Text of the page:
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Why I chose to believe

 
 
Reply Wed 9 Jul, 2014 01:42 pm
Let's establish this at the outset:
I want to believe. I have always wanted to believe. . . .
In something . . .
This, in spite of being acutely aware that those who wish to believe become immediate candidates for the stupid stick and the caverns of credulity.

But perhaps I am no different from everybody else. Perhaps we all wish to believe. Perhaps we wish to believe that our course in life is correct or, at least, well directed. I don't mean to split hairs. Whatever you may call it, have we not all bound ourselves to a life course based on wanting to 'believe'?

I could be wrong about others, of course; but this is initially about my own search. Your comments are most welcome.

I was raised in the Roman Catholic faith but lost hold on it when I was about 14. We may muse about Crusades, Inquisitions, the Reichskonkordat and other excesses; but the short reason is it was not what I wished to believe. I had my own ideas of cosmos and conscience. And surely, I thought, they were of higher standard than what I had been taught.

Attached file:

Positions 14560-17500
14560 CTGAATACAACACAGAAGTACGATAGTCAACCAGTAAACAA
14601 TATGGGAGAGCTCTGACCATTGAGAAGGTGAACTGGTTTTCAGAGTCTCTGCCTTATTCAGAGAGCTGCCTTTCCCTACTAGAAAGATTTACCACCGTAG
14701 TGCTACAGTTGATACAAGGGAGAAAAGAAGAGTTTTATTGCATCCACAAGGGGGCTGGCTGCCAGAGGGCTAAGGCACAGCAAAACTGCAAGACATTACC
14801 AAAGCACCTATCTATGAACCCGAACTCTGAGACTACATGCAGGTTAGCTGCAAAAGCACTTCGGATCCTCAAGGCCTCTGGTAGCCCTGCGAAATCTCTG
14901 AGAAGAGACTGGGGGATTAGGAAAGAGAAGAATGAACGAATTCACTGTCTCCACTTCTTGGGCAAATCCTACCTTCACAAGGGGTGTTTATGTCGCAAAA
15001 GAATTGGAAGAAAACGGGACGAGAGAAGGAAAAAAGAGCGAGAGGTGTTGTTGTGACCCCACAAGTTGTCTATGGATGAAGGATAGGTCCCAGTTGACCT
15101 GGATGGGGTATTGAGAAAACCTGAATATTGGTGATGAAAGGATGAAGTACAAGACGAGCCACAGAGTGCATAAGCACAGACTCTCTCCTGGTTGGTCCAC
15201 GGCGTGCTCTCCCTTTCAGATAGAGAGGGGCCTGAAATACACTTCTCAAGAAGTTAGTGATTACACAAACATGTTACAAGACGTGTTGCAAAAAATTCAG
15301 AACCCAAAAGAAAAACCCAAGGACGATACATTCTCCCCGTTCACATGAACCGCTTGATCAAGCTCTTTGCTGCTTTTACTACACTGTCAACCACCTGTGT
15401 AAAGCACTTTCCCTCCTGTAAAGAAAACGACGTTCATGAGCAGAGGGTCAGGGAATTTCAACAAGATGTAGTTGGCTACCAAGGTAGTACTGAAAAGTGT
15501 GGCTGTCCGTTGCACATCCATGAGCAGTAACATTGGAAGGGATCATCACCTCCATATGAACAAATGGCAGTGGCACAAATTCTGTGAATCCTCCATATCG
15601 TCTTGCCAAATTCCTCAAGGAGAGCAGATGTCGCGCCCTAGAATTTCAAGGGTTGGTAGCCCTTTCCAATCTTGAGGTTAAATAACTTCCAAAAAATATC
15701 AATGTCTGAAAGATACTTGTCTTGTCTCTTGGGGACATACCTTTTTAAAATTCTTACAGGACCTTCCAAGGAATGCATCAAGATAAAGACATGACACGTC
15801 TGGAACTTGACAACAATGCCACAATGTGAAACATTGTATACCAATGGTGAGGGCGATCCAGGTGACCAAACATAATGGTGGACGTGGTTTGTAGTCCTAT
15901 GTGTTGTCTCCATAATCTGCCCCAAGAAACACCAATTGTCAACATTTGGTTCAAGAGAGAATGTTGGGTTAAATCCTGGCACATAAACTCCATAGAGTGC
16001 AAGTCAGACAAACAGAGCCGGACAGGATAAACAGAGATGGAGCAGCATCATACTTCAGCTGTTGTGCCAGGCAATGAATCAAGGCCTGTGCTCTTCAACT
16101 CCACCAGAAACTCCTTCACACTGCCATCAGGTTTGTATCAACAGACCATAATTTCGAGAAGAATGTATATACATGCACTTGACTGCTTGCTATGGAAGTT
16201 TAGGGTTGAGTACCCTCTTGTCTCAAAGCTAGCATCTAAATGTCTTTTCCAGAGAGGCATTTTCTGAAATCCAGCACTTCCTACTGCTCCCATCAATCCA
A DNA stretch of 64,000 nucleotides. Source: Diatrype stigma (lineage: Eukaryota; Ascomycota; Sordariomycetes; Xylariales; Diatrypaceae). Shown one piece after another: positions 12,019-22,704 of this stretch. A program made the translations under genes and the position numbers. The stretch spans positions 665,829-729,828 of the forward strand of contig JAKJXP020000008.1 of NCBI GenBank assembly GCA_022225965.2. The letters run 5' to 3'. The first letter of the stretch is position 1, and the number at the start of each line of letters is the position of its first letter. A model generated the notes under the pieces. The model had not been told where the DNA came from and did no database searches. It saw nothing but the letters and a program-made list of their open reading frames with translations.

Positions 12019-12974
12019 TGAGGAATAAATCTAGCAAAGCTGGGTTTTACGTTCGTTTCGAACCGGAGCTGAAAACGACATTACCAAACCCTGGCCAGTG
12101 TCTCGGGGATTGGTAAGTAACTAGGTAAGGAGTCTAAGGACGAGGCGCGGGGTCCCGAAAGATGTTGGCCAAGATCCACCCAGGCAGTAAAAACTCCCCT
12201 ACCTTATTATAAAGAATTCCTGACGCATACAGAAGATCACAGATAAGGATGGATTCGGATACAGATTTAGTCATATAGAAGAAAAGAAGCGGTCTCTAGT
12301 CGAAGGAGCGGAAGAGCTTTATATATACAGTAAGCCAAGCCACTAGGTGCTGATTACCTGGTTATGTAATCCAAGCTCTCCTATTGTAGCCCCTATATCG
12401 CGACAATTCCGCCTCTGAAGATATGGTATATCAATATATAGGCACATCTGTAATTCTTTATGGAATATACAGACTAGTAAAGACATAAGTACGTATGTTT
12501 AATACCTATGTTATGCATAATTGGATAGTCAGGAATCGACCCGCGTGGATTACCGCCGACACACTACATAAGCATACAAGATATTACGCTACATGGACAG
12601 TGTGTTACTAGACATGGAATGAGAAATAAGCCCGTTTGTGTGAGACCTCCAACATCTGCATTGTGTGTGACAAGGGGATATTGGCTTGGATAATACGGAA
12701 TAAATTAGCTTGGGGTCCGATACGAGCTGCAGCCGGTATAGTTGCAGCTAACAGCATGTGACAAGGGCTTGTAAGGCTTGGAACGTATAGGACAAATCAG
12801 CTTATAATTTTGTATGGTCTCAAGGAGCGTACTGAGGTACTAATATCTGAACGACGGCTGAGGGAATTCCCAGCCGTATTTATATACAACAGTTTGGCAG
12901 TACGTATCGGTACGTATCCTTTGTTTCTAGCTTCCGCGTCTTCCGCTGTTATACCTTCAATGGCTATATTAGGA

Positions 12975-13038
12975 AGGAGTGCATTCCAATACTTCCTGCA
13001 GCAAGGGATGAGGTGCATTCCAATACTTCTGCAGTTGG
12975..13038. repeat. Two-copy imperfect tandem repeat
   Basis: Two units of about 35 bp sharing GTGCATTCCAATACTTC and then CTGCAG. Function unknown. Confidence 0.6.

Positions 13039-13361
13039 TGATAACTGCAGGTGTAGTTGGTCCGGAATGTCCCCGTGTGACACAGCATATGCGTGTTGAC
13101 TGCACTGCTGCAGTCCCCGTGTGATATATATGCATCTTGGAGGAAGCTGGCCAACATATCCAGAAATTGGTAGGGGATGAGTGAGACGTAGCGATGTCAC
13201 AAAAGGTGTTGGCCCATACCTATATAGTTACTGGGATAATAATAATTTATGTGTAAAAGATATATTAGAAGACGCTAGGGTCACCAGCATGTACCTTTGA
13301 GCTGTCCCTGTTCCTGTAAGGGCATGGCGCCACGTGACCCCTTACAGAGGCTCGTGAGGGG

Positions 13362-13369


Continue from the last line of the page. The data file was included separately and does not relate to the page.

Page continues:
For, after all, this God the preachers invoked had a great deal of explaining to do. 5000 years of human 'civilization' filled with war and sickness and every type of oppression. All the while, I kept hearing that a righteous life would gain a heavenly reward. Reward? You float around the universe? And you had to die first? Then there was this idiocy about how a loving God could assign infinite torture as retribution for finite sin. It all seemed to make sense only if there were no God and priests had been using fraud to control the masses. Certainly, fraud had to be involved, for whenever political or commercial powers felt the need to wage war, they always seemed to rely on the clergy to provide cannon fodder.